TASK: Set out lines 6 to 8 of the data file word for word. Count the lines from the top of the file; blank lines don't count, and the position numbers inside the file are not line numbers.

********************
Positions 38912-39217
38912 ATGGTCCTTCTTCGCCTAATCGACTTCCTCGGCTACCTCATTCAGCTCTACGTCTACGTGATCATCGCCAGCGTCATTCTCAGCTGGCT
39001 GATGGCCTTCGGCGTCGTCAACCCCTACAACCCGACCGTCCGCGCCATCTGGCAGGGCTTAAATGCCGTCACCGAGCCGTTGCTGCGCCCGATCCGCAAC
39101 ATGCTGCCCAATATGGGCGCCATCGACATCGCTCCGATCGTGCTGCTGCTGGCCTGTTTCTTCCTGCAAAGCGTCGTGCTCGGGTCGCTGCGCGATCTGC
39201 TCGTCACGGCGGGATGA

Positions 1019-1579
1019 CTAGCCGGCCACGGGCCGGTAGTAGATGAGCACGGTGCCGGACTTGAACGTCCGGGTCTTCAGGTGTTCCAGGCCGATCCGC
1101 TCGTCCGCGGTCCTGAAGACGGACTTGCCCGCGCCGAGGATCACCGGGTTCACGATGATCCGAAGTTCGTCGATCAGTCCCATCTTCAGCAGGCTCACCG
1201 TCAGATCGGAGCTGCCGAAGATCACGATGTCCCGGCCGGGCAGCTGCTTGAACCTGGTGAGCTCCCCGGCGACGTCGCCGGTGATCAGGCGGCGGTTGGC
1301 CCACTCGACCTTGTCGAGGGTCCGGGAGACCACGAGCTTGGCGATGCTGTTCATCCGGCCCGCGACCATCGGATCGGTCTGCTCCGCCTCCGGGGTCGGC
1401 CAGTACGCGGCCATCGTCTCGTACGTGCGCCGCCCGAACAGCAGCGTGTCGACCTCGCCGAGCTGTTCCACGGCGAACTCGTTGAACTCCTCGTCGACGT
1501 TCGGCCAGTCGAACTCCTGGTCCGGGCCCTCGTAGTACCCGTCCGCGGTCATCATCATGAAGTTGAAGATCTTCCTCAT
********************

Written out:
Positions 1019-1579
1019 CTAGCCGGCCACGGGCCGGTAGTAGATGAGCACGGTGCCGGACTTGAACGTCCGGGTCTTCAGGTGTTCCAGGCCGATCCGC
1101 TCGTCCGCGGTCCTGAAGACGGACTTGCCCGCGCCGAGGATCACCGGGTTCACGATGATCCGAAGTTCGTCGATCAGTCCCATCTTCAGCAGGCTCACCG